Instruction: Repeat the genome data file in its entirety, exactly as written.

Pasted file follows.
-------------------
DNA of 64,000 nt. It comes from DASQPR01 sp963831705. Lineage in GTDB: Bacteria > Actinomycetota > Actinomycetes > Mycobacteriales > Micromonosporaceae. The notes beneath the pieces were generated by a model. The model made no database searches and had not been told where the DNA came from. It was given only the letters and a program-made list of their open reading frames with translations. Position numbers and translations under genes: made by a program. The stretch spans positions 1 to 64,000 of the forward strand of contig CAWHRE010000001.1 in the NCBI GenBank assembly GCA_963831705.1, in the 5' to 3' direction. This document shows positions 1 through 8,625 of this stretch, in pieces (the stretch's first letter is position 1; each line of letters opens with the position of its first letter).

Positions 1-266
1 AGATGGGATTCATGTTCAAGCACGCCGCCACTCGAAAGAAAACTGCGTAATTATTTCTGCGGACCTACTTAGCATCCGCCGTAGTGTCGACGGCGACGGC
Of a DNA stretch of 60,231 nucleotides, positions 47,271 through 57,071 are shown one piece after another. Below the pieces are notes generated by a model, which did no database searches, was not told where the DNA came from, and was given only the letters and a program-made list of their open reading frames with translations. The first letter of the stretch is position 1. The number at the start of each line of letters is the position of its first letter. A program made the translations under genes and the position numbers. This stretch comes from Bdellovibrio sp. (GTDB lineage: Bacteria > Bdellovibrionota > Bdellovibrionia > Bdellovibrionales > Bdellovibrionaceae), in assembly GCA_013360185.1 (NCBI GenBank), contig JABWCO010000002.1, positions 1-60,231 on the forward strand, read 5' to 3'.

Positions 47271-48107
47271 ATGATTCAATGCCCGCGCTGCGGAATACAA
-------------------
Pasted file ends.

DNA of 64,000 nt. It comes from DASQPR01 sp963831705. Lineage in GTDB: Bacteria > Actinomycetota > Actinomycetes > Mycobacteriales > Micromonosporaceae. The notes beneath the pieces were generated by a model. The model made no database searches and had not been told where the DNA came from. It was given only the letters and a program-made list of their open reading frames with translations. Position numbers and translations under genes: made by a program. The stretch spans positions 1 to 64,000 of the forward strand of contig CAWHRE010000001.1 in the NCBI GenBank assembly GCA_963831705.1, in the 5' to 3' direction. This document shows positions 1 through 8,625 of this stretch, in pieces (the stretch's first letter is position 1; each line of letters opens with the position of its first letter).

Positions 1-266
1 AGATGGGATTCATGTTCAAGCACGCCGCCACTCGAAAGAAAACTGCGTAATTATTTCTGCGGACCTACTTAGCATCCGCCGTAGTGTCGACGGCGACGGC
Of a DNA stretch of 60,231 nucleotides, positions 47,271 through 57,071 are shown one piece after another. Below the pieces are notes generated by a model, which did no database searches, was not told where the DNA came from, and was given only the letters and a program-made list of their open reading frames with translations. The first letter of the stretch is position 1. The number at the start of each line of letters is the position of its first letter. A program made the translations under genes and the position numbers. This stretch comes from Bdellovibrio sp. (GTDB lineage: Bacteria > Bdellovibrionota > Bdellovibrionia > Bdellovibrionales > Bdellovibrionaceae), in assembly GCA_013360185.1 (NCBI GenBank), contig JABWCO010000002.1, positions 1-60,231 on the forward strand, read 5' to 3'.

Positions 47271-48107
47271 ATGATTCAATGCCCGCGCTGCGGAATACAA